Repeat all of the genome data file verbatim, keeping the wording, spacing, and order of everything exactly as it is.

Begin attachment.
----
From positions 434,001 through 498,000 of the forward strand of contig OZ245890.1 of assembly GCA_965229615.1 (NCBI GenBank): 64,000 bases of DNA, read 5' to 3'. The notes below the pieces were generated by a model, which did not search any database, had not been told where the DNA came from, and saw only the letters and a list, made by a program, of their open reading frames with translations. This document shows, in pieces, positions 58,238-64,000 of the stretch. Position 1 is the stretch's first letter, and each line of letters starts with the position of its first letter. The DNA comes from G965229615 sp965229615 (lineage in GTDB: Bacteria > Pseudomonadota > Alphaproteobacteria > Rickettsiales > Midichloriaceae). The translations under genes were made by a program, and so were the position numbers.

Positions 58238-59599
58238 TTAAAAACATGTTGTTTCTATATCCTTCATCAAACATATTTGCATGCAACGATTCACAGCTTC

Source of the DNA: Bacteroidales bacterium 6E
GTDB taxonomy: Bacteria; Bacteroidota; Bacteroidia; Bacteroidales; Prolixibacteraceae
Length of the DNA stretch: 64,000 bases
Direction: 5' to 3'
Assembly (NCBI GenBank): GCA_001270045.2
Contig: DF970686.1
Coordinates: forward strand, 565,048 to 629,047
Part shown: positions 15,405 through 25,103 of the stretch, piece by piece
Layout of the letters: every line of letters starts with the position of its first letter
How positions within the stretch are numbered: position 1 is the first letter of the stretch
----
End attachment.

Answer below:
From positions 434,001 through 498,000 of the forward strand of contig OZ245890.1 of assembly GCA_965229615.1 (NCBI GenBank): 64,000 bases of DNA, read 5' to 3'. The notes below the pieces were generated by a model, which did not search any database, had not been told where the DNA came from, and saw only the letters and a list, made by a program, of their open reading frames with translations. This document shows, in pieces, positions 58,238-64,000 of the stretch. Position 1 is the stretch's first letter, and each line of letters starts with the position of its first letter. The DNA comes from G965229615 sp965229615 (lineage in GTDB: Bacteria > Pseudomonadota > Alphaproteobacteria > Rickettsiales > Midichloriaceae). The translations under genes were made by a program, and so were the position numbers.

Positions 58238-59599
58238 TTAAAAACATGTTGTTTCTATATCCTTCATCAAACATATTTGCATGCAACGATTCACAGCTTC

Source of the DNA: Bacteroidales bacterium 6E
GTDB taxonomy: Bacteria; Bacteroidota; Bacteroidia; Bacteroidales; Prolixibacteraceae
Length of the DNA stretch: 64,000 bases
Direction: 5' to 3'
Assembly (NCBI GenBank): GCA_001270045.2
Contig: DF970686.1
Coordinates: forward strand, 565,048 to 629,047
Part shown: positions 15,405 through 25,103 of the stretch, piece by piece
Layout of the letters: every line of letters starts with the position of its first letter
How positions within the stretch are numbered: position 1 is the first letter of the stretch